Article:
WASHINGTON – Astranis Space Technologies is scheduled to launch this summer a small communications satellite to geostationary orbit that will provide internet services exclusively over Alaska.
The San Francisco-based startup makes small geostationary satellites as a lower cost alternative to traditional GEO spacecraft like those used by large satellite operators and by the U.S. military. Amid a drumbeat of concern about the vulnerability of satellite networks to cyber attacks, Astranis sees an opportunity to break into the defense market as the military seeks to diversify its communications architecture.
“What we’ve seen on the U.S. government side is a huge push towards resiliency,” Astranis CEO John Gedmark said in an interview.
The company last summer hired Scott Jacobs, former national security sales director at Blue Origin, to lead Astranis’ federal sales, including defense and civilian space.
One of the advantages of small GEO satellites is that they are more nimble and less costly to replace if they were taken down during a conflict, said Gedmark.
“The U.S. military is totally dependent on really a quite surprisingly small number of large GEO satellites. And each of those has been described as a very tempting target in the case of a major conflict,” he said.
“They are looking to make the current architecture more resilient,” said Gedmark. “That means having more capability up in every form, and the ability to replenish capabilities if those capabilities are lost through some form of attack.”
Astranis’ small GEO satellites – ranging from 350 to 400 kilograms – can be repurposed relatively quickly “from one side of the world over to a different part of the world if some kind of conflict breaks out or there’s a natural disaster,” he said.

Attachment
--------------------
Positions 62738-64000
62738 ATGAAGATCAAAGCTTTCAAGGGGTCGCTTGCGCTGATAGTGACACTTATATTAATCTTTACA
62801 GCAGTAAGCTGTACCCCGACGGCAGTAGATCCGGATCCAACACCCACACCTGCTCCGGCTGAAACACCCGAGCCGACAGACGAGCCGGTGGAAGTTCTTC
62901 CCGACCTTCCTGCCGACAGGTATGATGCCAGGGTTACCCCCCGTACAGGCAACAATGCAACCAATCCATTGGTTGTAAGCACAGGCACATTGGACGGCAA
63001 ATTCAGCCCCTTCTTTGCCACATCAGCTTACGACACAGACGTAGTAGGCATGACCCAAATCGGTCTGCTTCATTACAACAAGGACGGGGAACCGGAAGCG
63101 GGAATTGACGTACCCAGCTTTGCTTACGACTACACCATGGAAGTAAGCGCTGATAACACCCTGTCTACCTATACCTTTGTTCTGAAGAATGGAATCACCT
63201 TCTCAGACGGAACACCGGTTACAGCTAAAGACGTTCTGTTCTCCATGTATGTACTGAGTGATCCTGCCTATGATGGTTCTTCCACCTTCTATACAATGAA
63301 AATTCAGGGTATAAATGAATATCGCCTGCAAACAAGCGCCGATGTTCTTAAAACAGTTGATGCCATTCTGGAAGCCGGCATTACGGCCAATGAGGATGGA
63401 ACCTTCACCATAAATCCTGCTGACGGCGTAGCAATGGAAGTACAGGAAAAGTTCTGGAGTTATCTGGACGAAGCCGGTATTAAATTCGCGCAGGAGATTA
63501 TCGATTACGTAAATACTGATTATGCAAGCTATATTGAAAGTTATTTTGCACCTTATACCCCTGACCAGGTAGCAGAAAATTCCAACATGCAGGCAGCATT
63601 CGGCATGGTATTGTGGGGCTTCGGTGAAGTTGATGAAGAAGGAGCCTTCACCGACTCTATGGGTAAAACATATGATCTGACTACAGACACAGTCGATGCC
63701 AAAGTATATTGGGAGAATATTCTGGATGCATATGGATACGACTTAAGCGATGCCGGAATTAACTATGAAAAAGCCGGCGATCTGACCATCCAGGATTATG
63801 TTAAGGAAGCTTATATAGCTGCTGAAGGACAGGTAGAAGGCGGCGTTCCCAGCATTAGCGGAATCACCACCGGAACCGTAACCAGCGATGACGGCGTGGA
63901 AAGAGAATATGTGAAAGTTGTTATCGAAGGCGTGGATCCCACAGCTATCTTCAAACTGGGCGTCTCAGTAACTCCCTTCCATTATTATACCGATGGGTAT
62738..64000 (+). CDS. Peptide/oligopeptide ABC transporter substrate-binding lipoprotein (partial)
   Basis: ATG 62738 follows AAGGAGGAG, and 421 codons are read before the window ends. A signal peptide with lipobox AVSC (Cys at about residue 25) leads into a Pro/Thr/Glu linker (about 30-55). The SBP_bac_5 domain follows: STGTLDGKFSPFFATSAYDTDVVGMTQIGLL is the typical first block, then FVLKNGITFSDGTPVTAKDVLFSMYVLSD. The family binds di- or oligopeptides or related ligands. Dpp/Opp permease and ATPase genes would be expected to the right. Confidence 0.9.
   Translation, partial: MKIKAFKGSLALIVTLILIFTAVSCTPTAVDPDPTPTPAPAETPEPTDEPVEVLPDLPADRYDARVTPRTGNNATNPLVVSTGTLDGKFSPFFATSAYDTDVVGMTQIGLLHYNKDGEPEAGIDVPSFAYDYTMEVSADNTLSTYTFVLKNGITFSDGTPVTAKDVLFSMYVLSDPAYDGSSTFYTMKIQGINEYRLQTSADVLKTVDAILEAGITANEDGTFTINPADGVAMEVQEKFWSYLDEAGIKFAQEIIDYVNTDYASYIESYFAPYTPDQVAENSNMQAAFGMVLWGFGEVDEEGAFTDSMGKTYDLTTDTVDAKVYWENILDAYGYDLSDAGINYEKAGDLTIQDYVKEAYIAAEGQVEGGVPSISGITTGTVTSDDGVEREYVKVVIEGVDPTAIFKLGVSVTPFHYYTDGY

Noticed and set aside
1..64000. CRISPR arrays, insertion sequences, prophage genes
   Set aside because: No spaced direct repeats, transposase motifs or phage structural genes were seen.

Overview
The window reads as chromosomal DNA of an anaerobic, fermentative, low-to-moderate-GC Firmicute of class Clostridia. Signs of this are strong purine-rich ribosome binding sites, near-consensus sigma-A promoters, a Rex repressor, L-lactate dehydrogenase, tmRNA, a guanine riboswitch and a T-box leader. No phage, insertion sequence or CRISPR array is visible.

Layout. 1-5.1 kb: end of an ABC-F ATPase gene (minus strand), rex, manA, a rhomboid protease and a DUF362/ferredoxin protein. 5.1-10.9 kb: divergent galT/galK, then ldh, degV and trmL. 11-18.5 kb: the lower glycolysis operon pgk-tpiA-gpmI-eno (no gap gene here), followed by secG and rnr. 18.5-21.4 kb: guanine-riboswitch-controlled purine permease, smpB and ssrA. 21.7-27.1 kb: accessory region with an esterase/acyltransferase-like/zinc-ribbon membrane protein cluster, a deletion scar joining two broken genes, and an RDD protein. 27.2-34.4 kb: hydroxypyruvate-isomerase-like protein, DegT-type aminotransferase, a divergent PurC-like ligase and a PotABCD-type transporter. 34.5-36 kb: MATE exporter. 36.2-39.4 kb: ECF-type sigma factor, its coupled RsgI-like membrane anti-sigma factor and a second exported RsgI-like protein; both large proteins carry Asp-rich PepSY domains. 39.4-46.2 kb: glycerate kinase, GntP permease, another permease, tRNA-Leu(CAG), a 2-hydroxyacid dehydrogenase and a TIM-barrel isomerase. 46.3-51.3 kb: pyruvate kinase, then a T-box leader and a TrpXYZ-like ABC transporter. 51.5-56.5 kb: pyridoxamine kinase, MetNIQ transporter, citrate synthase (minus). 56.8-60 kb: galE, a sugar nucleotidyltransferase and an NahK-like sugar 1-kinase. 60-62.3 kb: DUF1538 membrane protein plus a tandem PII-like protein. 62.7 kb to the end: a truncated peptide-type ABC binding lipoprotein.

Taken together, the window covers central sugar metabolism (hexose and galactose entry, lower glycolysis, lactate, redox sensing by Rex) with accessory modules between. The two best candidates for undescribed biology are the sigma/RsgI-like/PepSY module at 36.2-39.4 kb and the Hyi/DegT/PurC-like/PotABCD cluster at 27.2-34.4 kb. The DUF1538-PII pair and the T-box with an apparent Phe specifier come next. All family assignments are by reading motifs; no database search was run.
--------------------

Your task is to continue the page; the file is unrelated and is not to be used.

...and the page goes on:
Gedmark said the company plans to offer the military options to lease small satellites that could be directed to boost capacity in needed areas.
Astranis on April 5 announced it signed a contract with SpaceX to launch four small GEO satellites in 2023. Two are for inflight connectivity provider Anuvu, one for Peru’s telecommunications service Andesat and the fourth customer has not been announced. The company would not say whether it’s a commercial or government customer.
Russia’s invasion of Ukraine was a wake-up call about space being a contested domain, Gedmark said. “One of the very first things that the Russians did was take out a commercial satcom provider with a devastating cyber attack.” It is not a “theoretical threat that they might try to take out our existing large GEO capabilities if some kind of a conflict was to break down. They’ve shown exactly what they intend to do.”
The Space Force in 2020 awarded Astranis a nearly $1 million Small Business Innovation Research Phase 2 contract for its software-defined radio technology that was designed to change frequencies and reroute signals to circumvent interference and jamming. The company hopes to win a follow-on contract.
Astranis was one of 23 companies selected by the U.S. Air Force in March to compete for task orders under an indefinite delivery/indefinite quantity (IDIQ) contract to support the Advanced Battle Management System. ABMS is a long-term effort to integrate weapon systems across the land, sea, air and space domains.
Small GEO satellite services, while more affordable, have higher latency compared to low Earth orbit constellations because GEO is a much higher orbit. The U.S. military is becoming a key buyer of LEO broadband but Gedmark believes there is room in the market for multiple types of services.
“I think we’re going to need it all,” he said. “We need capabilities across every possible orbit.”